Former Guatemalan dictator Efrain Rios Montt faces trial for genocide

Efrain Rios Montt came to power in a coup and oversaw some of Guatemala's most atrocious civil war crimes.

By , Guest blogger

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    Former Guatemalan dictator Efrain Rios Montt speaks with the media after a judge placed him under house arrest, at the Supreme Court of Justice in Guatemala City on Thursday. Rios Montt appeared in court on charges of genocide and crimes against humanity as the Central American nation seeks to close files on a brutal 36-year civil war.
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• A version of this post ran on the author's blog, centralamericanpolitics.blogspot.com. The views expressed are the author's own.

On Thursday, Efrain Rios Montt appeared in a Guatemalan court on genocide charges. During the hearing, the government presented evidence of over 100 incidents involving at least 1,771 deaths, 1,445 rapes, and the displacement of nearly 30,000 Guatemalans during his 17-month rule from 1982-1983, according to the Washington Post, BBC, Siglo XXI (in Spanish), and the LA Times.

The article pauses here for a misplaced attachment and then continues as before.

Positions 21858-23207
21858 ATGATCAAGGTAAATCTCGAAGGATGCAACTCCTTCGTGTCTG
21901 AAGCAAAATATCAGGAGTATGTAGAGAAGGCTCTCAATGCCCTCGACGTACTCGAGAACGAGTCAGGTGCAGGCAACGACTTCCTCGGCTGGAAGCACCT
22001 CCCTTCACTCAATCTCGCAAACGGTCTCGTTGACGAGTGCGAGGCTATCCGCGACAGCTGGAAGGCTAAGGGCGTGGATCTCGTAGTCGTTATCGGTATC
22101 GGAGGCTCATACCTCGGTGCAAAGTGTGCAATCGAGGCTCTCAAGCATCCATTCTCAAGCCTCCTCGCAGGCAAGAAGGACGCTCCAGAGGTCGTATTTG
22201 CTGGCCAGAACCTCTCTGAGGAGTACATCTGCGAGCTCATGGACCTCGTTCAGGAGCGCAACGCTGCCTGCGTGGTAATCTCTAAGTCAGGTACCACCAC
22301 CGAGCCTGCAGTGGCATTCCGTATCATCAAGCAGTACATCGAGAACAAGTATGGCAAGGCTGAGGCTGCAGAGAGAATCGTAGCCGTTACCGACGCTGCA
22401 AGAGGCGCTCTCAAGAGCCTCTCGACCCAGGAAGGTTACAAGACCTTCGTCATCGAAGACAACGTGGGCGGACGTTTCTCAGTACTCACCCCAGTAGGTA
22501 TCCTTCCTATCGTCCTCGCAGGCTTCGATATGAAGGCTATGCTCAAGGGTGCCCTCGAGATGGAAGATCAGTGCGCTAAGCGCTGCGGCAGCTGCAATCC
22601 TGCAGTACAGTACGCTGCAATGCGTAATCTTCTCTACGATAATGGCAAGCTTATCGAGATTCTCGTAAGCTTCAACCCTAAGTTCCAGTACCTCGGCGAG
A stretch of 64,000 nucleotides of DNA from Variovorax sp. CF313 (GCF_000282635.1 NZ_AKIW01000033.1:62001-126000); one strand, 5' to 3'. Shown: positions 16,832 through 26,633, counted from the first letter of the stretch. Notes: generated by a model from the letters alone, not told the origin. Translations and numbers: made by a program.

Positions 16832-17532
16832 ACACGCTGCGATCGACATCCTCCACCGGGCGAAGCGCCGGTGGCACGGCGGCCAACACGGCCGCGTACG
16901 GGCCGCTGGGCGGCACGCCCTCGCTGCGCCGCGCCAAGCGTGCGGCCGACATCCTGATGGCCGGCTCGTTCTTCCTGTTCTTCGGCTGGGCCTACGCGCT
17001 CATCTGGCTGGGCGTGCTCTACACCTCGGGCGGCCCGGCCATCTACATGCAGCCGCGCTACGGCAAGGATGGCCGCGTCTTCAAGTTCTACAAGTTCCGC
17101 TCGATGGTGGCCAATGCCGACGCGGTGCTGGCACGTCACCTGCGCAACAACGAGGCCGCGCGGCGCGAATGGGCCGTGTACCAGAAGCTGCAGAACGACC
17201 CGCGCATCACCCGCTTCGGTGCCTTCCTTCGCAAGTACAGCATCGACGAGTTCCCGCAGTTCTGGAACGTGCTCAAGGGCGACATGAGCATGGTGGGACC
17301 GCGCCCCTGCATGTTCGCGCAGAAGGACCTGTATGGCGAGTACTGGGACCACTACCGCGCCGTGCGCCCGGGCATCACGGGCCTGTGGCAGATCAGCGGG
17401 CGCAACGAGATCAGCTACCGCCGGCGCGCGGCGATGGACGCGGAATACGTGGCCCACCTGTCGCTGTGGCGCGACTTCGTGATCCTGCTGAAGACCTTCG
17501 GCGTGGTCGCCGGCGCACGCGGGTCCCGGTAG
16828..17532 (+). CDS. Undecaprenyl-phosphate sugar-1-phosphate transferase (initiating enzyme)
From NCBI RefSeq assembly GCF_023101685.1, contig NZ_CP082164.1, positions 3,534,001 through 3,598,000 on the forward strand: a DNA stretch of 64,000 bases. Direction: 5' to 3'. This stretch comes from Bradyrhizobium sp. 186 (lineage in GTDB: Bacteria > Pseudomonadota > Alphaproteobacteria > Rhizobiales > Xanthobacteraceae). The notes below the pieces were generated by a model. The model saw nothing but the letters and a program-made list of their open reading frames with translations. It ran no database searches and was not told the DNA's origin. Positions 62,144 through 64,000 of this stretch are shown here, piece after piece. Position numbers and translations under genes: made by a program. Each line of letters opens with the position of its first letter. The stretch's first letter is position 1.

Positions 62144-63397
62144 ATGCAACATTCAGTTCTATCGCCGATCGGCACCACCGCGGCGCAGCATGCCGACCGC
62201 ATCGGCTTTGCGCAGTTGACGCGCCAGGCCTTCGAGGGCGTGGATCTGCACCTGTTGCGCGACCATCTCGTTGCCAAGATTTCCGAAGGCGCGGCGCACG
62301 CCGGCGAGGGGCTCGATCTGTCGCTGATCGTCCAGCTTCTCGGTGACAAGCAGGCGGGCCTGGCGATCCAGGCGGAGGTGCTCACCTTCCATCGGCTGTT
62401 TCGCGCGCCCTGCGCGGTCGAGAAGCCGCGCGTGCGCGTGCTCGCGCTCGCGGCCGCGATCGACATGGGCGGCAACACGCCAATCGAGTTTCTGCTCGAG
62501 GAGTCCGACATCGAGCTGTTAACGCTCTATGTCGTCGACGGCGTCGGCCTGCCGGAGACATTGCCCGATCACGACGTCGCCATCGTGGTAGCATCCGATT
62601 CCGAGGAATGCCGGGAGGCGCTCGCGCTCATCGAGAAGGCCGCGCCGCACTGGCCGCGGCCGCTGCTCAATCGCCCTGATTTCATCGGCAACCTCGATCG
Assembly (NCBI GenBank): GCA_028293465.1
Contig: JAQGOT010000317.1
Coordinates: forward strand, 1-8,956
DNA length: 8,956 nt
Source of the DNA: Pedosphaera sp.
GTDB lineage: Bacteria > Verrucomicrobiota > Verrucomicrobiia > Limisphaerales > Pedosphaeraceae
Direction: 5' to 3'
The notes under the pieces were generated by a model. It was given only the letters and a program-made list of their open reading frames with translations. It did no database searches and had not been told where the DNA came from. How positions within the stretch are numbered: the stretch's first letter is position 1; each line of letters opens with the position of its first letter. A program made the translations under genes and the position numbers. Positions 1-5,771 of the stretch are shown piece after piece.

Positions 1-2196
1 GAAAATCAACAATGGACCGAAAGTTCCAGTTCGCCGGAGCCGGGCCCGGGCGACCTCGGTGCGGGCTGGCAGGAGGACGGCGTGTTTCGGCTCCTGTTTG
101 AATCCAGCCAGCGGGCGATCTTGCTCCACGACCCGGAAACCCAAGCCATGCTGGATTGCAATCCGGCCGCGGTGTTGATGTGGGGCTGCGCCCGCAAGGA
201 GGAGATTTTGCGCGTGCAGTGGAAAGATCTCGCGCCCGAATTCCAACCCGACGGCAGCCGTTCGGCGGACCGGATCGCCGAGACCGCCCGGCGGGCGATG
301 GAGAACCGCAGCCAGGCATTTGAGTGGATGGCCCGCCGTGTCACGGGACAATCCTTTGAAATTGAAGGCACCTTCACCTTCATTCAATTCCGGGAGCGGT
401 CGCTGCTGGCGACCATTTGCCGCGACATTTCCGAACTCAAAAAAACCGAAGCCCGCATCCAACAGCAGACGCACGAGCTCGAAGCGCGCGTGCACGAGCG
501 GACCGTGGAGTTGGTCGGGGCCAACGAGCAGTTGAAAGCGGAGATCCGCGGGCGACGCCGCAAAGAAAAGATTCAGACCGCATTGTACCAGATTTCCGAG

Rios Montt did not speak during today's hearings, but it looks like he will be able to test his "I was never on the battlefield" defense. Tonight, judge Carol Patricia Flores determined that there is enough evidence to try Rios Montt on charges of genocide and crimes against humanity. The prosecution wanted him incarcerated because of his potential for flight but the judge ruled that he can remain out on bail. He has now been placed under house arrest and will be watched by the Guatemalan National Civil Police (PNC).

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A tremendous victory for the people of Guatemala and a continuation of what I believe has been a pretty remarkable year-plus of human rights advancement in the region.

–– Mike Allison is an associate professor in the Political Science Department and a member of the Latin American and Women's Studies Department at the University of Scranton in Pennsylvania.  You can follow his Central American Politics blog here.

The Christian Science Monitor has assembled a diverse group of Latin America bloggers. Our guest bloggers are not employed or directed by the Monitor and the views expressed are the bloggers' own, as is responsibility for the content of their blogs. To contact us about a blogger, click here.

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